Recycling gives new life to construction leftovers Supplies collected, sold to non-profits

November 29, 1992|By Donna E. Boller | Donna E. Boller,Staff Writer

Fred Bohman took the leftovers from 16 1/2 years of working on his house to the Loading Dock yesterday.

It took nearly an hour to transfer a sliding glass door, roofing shingles, miscellaneous hardware, pieces of lumber, particle board, tar paper, pipe and sheets of Formica from his van to the waiting 2 1/2 -ton truck with the Loading Dock logo.

Mr. Bohman has finished a detached two-car garage, put new shingles on the roof, built a 12-by-16-foot storage shed and put a 16-by-20-foot deck on the house, always making sure he did work that would last.

The materials the self-described "complete do-it-yourselfer" had accumulated in the garage of his Mayberry Road home over the years had to go. Mr. Bohman was laid off from his job at Westinghouse Electric Corp., and he and his wife may have to move so he can take a job in Westinghouse's South Carolina plant. But at least the materials didn't end up in the county landfill.

Mr. Bohman said he had no idea of the items' value. "I'm just glad they can use most of it," he said.

The Loading Dock, a Baltimore-based non-profit building supplies recycler, has a warehouse on Gwynns Falls Parkway filled with paint, lumber, plumbing fixtures, doors and windows that non-profit housing contractors can buy for about one-third of the retail price.

The recycled building materials are used for projects as small as renovation of a day-care center and as large as affordable housing for the poor.

Items received from the landfills "cater to the smaller sweat-equity non-profits," said Hope Cucina, executive director of the Loading Dock. "Monday through Friday, we focus on manufacturers and distributors [for donations that] answer the needs of the larger non-profits."

The 8-year-old building supplies recycler started as a clearinghouse to handle materials donated to Baltimore City-based agencies such as the St. Ambrose Housing Agency. Loading Dock staff members contacted suburban county governments several years ago to ask about providing trucks to landfills.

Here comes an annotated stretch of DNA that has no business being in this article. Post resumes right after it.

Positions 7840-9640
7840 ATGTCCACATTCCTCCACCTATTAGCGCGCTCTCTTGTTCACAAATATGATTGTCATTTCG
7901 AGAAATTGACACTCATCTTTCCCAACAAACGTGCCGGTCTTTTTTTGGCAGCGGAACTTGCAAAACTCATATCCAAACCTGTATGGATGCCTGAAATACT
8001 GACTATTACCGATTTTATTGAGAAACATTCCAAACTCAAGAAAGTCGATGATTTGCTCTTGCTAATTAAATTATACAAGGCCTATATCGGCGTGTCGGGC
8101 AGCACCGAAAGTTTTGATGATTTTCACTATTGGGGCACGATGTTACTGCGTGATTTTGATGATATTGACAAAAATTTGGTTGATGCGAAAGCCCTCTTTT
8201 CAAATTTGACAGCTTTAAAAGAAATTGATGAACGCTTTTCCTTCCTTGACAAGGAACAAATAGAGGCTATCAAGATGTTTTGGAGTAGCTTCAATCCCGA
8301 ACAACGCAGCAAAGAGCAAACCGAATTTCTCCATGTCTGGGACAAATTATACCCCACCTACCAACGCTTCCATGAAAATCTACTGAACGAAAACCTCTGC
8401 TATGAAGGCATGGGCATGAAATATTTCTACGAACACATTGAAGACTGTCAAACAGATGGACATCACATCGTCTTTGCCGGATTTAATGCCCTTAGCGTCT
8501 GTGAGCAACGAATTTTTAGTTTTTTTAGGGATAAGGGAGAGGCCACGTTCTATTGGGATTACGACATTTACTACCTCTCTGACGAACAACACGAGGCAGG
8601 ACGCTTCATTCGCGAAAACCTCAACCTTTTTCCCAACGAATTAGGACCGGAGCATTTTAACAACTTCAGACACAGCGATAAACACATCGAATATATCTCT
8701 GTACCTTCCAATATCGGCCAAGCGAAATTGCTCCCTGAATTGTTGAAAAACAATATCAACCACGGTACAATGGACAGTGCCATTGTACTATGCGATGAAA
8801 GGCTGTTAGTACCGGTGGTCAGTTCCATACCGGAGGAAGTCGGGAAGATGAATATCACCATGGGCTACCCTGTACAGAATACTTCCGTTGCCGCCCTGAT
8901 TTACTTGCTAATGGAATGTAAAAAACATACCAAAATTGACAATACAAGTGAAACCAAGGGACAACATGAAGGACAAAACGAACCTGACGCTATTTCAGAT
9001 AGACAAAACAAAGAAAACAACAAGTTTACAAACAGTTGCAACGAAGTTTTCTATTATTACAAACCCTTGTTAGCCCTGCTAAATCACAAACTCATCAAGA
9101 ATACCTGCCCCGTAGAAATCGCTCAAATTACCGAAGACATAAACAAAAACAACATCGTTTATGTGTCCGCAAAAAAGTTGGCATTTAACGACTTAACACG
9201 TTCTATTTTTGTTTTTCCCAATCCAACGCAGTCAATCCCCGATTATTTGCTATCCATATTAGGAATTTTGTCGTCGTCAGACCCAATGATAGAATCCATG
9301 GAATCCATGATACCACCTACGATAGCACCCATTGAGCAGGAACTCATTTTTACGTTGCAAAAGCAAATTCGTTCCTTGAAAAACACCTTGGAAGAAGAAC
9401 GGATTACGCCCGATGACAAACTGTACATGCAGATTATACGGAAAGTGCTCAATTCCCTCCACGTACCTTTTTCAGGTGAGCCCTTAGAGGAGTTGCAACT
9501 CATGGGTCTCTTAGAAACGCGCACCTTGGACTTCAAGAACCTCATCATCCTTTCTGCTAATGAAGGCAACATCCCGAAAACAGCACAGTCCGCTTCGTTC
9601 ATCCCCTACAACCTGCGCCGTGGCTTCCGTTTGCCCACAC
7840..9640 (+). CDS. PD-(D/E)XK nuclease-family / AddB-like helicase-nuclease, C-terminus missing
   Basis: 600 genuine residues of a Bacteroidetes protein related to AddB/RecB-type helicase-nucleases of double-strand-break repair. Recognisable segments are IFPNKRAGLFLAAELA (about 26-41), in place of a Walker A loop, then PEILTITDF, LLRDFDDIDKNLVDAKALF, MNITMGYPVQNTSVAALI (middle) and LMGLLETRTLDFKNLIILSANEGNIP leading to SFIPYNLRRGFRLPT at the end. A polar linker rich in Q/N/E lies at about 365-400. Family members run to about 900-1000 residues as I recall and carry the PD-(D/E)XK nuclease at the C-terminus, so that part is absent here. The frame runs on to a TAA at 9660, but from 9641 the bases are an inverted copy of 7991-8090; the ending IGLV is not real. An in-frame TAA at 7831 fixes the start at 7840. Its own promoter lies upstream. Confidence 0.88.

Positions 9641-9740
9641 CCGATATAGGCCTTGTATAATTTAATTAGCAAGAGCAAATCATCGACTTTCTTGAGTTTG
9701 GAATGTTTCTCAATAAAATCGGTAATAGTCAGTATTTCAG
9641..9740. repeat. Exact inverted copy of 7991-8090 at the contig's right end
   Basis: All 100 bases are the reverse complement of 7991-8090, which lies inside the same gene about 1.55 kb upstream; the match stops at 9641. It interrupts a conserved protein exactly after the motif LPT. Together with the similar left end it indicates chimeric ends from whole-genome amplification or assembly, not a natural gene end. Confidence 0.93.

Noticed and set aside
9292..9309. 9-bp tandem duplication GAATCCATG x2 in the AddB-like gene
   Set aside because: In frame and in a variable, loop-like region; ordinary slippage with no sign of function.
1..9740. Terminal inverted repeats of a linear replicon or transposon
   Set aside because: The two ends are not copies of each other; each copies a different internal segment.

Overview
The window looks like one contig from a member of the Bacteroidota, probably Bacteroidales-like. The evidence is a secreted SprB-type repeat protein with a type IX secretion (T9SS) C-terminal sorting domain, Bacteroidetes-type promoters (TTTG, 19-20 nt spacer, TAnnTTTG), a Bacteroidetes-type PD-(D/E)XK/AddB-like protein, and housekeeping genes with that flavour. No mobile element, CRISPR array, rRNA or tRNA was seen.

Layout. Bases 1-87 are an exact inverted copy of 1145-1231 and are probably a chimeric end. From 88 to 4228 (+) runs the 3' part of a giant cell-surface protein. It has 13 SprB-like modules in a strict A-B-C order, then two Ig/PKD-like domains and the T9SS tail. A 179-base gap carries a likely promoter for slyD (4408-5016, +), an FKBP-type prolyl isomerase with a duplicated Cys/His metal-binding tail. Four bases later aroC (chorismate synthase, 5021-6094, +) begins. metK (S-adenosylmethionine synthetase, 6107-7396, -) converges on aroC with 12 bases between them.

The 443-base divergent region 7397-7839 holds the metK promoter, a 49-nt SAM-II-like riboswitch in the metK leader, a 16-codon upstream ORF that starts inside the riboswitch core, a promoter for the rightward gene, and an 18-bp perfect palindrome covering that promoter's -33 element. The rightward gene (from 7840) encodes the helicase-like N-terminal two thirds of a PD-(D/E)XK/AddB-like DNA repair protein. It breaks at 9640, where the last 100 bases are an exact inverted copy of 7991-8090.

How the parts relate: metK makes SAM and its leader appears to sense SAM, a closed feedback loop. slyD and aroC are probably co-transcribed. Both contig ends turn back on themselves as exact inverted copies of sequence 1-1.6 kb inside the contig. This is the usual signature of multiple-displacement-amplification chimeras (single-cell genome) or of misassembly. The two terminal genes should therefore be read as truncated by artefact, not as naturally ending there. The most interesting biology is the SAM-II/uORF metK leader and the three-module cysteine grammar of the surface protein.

Montgomery County quickly accepted, and the Loading Dock now has a drop-off container at the landfill to receive supplies every other Wednesday. Howard County was next, and the recycling truck has been making monthly Saturday stops at the county landfill in Marriottsville for 1 1/2 years.

Visits to Carroll County's landfill at Reese started three months ago. The network of local contractors that will donate unused building materials is just starting to grow here as the Loading Dock gets established in the county, Ms. Cucina said.

"I do think there are a lot of contractors out there who are trying to be environmentally conscious," she said.

Donors get a tax deduction and save on the county landfill fees, the county government saves landfill space and the Loading Dock, which never has enough supplies to meet demand, gets usable building materials.

"I think it's a great idea. It saves landfill space," said Mark MacLellan, a Baltimore County resident who helps in his father's home improvement business.

The two men, who contributed windows, two patio doors and a storm door, said they didn't know about the Loading Dock until they drove up and the landfill attendant told them about the project. The materials are still usable, Mr. MacLellan said.

"It was just because someone's taste changed," he said.

Ms. Cucina said that on an average Saturday from 9 a.m. to 2 p.m. at the landfill, the recyclers net 3 to 5 tons of materials.

But the Loading Dock's fortunes rise and fall with those of the housing construction industry.

"We were devastated last January," Ms. Cucina said. "Our donors were devastated and so were we." The pace of donations has picked up in the past few months "just enough to give you hope."

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